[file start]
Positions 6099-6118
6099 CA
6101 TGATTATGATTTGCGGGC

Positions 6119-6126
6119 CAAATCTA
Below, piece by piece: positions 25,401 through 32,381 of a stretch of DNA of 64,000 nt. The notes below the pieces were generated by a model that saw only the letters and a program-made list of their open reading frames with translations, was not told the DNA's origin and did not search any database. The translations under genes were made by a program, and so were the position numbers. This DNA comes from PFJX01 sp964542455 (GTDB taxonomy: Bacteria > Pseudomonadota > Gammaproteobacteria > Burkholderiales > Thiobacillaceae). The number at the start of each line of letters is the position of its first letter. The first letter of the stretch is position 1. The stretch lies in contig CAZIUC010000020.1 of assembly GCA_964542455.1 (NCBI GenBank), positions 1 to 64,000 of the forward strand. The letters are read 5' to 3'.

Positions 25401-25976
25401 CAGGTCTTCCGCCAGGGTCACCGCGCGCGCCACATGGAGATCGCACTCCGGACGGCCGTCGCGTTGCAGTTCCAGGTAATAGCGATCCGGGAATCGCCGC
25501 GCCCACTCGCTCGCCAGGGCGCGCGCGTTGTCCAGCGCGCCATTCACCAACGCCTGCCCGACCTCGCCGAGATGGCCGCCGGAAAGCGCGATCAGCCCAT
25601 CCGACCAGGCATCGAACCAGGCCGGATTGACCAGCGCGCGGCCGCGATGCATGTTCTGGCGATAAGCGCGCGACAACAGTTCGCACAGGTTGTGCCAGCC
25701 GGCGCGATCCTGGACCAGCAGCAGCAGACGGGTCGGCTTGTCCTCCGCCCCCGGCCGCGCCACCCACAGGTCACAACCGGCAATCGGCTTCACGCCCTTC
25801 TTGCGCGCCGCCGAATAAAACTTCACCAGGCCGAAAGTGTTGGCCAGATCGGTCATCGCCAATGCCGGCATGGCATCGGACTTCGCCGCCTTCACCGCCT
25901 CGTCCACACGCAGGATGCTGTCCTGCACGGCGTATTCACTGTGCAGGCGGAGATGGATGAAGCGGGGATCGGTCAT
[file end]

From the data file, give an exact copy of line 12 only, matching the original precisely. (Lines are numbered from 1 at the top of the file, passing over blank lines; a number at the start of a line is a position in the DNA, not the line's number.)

25801 TTGCGCGCCGCCGAATAAAACTTCACCAGGCCGAAAGTGTTGGCCAGATCGGTCATCGCCAATGCCGGCATGGCATCGGACTTCGCCGCCTTCACCGCCT